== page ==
Fibonacci Sequence and the Golden Ratio

I fist came across the Fibonacci Sequence while reading “The Da Vinci Code” by Dan Brown. Didn’t really pay much attention at the time. Recently, while surfing through youtube about ancient religions I stumbled across this video and it dawned on me that maybe I should do a bit of research.

I was flabbergasted to know how nature reveals herself in this order of numbers and in profusion; from the florets of sunflower to wave curves to the structure of DNA. When you divide a number in the Fibonacci sequence by its preceding one, the value obtained is close to the Golden Ratio (which is approx. 1.6180339887) and represented by phi (φ). It turns out that the Greeks were the ones to first notice that almost every jaw-dropping pattern that occurs in nature is ruled by this ratio.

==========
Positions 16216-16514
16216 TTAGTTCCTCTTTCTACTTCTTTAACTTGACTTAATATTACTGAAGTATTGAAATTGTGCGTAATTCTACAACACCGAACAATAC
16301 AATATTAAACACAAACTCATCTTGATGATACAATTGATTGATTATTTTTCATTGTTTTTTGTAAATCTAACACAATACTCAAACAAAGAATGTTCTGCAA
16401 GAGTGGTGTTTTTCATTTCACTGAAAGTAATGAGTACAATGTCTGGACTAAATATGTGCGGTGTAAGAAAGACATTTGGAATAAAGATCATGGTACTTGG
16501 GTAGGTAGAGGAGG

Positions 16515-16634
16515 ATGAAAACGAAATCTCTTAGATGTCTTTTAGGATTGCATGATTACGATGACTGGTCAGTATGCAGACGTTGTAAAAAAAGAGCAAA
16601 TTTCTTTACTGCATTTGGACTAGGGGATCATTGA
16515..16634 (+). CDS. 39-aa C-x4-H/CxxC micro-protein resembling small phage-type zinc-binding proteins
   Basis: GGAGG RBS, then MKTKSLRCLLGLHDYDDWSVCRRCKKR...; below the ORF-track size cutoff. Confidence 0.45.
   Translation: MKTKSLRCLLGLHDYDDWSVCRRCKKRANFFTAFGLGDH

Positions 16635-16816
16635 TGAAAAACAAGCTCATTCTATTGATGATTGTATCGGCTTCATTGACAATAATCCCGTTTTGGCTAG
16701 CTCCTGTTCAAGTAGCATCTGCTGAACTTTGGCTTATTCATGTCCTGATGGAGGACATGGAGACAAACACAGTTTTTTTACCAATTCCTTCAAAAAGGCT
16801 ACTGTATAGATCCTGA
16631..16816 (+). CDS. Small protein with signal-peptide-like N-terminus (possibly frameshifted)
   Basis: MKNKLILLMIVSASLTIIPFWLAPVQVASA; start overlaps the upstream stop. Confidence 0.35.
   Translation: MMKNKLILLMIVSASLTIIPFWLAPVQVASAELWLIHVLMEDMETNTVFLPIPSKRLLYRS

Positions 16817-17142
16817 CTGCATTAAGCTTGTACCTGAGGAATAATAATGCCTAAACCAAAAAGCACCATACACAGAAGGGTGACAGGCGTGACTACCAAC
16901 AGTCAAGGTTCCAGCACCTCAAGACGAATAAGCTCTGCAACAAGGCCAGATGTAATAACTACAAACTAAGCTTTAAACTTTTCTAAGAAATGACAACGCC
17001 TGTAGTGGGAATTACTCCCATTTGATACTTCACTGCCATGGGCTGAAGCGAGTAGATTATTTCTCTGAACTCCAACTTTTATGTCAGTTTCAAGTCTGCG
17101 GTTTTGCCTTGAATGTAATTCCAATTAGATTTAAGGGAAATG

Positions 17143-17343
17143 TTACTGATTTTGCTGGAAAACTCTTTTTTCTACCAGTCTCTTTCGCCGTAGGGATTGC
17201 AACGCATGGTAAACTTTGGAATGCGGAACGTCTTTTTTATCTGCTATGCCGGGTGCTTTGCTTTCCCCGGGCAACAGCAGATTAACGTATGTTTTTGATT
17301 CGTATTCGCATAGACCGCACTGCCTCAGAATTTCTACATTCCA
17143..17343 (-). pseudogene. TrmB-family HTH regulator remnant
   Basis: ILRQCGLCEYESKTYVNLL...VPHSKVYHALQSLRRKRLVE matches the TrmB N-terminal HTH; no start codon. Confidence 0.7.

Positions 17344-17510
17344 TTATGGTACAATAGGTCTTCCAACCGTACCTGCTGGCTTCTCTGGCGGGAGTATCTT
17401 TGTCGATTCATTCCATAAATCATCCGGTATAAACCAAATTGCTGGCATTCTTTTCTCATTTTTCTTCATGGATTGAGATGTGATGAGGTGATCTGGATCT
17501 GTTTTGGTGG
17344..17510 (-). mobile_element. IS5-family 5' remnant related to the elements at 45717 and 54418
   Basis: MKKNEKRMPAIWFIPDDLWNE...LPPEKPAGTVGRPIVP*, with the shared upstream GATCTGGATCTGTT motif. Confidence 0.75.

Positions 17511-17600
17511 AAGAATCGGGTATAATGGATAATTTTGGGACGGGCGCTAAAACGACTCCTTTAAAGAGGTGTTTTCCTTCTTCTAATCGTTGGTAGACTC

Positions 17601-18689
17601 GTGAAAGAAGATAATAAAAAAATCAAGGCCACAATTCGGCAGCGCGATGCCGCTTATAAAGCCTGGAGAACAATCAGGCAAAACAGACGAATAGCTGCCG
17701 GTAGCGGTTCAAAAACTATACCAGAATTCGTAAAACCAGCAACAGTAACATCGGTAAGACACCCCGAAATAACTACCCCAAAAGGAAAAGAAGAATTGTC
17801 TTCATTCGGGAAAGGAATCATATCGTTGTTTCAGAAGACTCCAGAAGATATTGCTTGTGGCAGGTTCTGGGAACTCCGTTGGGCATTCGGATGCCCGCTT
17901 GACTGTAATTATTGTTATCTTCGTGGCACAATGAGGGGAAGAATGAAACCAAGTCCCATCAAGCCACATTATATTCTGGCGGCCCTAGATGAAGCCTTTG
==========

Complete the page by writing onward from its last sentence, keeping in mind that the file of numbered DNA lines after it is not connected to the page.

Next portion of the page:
It turns out that the Sanskrit scholars of early India were very acquainted with this fingerprint of nature and its use is reflected in various prosodies dating back to 200 BCE. However, it wasn’t until 1202 AD that this sequence was introduced to the west by Leonardo Fibonacci (an Italian mathematician who is also known to have spread the Hindu-Arabic numbering system to Europe).

The following is just a preamble to the Fibonacci series and the Golden ratio but there is more out there. Click here to learn more.



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